All twitchers will experience it at some stage or another. That most dreaded of disappointments. The dip. For those that might not fully comprehend, the birding slang-term to “dip” or to “dip out on” a bird is to go looking for a particular species and not find it. That bird can then be referred to as a”dip”, the noun version of the word. There are small dips, big dips, memorable dips, disastrous dips, expensive dips, exhausting dips, sad dips. You get the picture. Dips are not cool. They can be interpreted mathematically by this simple equation: Bird: 1 ; Birder: 0. Dips are spoken about in hushed tones, if spoken about at all. Some competing birders take delight in the dips of fellow twitchers. And many a birder has been given the death-stare by his/her fellow birders for even mentioning the word on a twitch for a particularly rare species. But some dips are so significant that they become the stuff of legend. Most birders prefer not to recollect their biggest dips but I convinced a few well-known birders to share theirs. And I’ll start with mine, although it literally pains to recall…
It was 2003 and a Common Redstart was reported from the Nossob Rest Camp in the Kgalagadi Transfrontier Park in northern South Africa. I was only one bird shy of the magical 800 number for my Southern African bird list and this was a species that would allow me entry into the exclusive 800 Club (with unlimited access to any airport lounge across the globe, free First Class upgrades on 72 different airlines and a free meal at KFC). So I pleaded with the wife, who was well-pregnant with our first child, and she reluctantly agreed to let me go as long as I was back soon. No problem. It was only 750 miles away from my home in Cape Town. Nothing that couldn’t be achieved through dogged determination and Redbull! Off I went. The bird had been reported the very day I left and I made surprisingly good time, arriving in Nossob in the evening after about 15 hours of straight driving. Two days later I was still searching. Nothing. And then my wife called to say she was in hospital in premature labor!! Back in the car, back to Cape Town at break-neck speed. An unhappy wife, 1,500 miles later and the biggest dip of my birding career! When I finally got to 800, all club benefits had been cancelled due to some loophole in the 800 Club benefits program. Common Redstart 1; James Currie 0.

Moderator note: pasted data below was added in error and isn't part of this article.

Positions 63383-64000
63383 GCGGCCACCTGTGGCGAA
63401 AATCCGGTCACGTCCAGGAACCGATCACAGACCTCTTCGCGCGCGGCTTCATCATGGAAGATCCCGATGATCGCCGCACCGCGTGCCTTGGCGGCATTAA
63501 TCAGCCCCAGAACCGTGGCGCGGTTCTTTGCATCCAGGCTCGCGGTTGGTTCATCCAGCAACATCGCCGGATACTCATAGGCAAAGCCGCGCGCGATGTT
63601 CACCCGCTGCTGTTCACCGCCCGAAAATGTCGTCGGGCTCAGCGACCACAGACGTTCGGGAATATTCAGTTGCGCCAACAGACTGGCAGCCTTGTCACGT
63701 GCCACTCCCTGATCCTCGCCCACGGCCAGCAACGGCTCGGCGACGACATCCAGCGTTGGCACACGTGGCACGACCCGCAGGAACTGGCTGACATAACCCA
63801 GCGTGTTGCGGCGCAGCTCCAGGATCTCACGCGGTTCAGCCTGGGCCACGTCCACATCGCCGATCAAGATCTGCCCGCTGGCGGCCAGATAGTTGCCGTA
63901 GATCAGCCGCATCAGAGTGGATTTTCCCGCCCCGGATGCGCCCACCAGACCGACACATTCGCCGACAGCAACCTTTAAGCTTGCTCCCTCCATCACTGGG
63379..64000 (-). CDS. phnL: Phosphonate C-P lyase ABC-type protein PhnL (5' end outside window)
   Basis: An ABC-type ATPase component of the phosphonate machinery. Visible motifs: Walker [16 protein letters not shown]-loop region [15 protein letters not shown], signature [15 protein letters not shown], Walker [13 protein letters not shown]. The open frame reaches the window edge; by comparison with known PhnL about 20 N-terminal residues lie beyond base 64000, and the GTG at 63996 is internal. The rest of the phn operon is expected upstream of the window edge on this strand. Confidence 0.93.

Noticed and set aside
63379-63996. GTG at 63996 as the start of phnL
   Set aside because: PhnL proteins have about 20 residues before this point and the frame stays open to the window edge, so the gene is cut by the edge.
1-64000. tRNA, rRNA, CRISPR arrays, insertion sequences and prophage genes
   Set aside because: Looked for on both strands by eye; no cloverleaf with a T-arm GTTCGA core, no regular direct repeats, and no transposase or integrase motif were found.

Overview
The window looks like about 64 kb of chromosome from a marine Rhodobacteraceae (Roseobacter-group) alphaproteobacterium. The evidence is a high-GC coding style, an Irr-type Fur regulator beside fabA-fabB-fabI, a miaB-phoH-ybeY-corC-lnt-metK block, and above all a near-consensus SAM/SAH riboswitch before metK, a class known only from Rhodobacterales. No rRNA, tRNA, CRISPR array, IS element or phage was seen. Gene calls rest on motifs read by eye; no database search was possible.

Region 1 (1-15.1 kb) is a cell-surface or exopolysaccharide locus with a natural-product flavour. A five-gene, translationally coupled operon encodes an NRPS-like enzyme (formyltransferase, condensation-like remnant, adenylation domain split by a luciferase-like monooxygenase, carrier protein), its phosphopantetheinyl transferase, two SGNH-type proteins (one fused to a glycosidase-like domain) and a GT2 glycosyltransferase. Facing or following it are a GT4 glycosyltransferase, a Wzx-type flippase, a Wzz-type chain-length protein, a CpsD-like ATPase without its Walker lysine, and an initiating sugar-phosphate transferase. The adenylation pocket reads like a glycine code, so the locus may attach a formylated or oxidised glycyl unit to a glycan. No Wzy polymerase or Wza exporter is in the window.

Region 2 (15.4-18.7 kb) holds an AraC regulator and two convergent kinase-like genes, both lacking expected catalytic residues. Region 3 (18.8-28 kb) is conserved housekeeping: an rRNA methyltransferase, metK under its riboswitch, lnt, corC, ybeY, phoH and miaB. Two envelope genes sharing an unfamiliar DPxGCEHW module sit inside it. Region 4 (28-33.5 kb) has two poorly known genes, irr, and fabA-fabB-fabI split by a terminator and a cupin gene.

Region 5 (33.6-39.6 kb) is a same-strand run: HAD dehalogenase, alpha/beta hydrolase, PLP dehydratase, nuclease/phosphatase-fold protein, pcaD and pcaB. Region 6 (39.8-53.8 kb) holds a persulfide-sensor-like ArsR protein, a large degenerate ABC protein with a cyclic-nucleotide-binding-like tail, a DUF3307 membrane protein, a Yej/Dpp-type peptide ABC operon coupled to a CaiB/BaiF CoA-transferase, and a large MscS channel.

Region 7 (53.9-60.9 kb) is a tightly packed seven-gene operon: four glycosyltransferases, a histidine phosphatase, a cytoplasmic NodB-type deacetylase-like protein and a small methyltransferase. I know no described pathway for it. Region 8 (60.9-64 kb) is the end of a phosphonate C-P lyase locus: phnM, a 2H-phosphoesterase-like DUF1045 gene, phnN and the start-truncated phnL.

Common Redstart by Frank Mclintock
Gavin Bieber reports his biggest dip as follows. It was late October 1999 and Millennium Fever was in the air. But there was something else in the air too, Twitching Fever. And Gav had a severe dose of the latter. A Eurasian Dotterel had been reported from Ocean Shores, Washington. This bird had only been recorded in the United States a few times and was listed as a Code 4 by the American Birding Association (Code 4 translates into “make plans to twitch now” for many American birders). Problem was Gavin was in Victoria, Canada over 500 miles away. A different country separated by lots of water. Not to be deterred he drove from Victoria to the ferry. Then paid $60 for the ferry to Vancouver. Then crossed the border and drove the remaining 300 miles or so to Ocean Shores where he arrived at midnight and slept in the car. The next day the bird was nowhere to be found. It was seen every day for two weeks on either side of that one fateful day in late October 1999. Eurasian Dotterel 1, Gavin Bieber 0.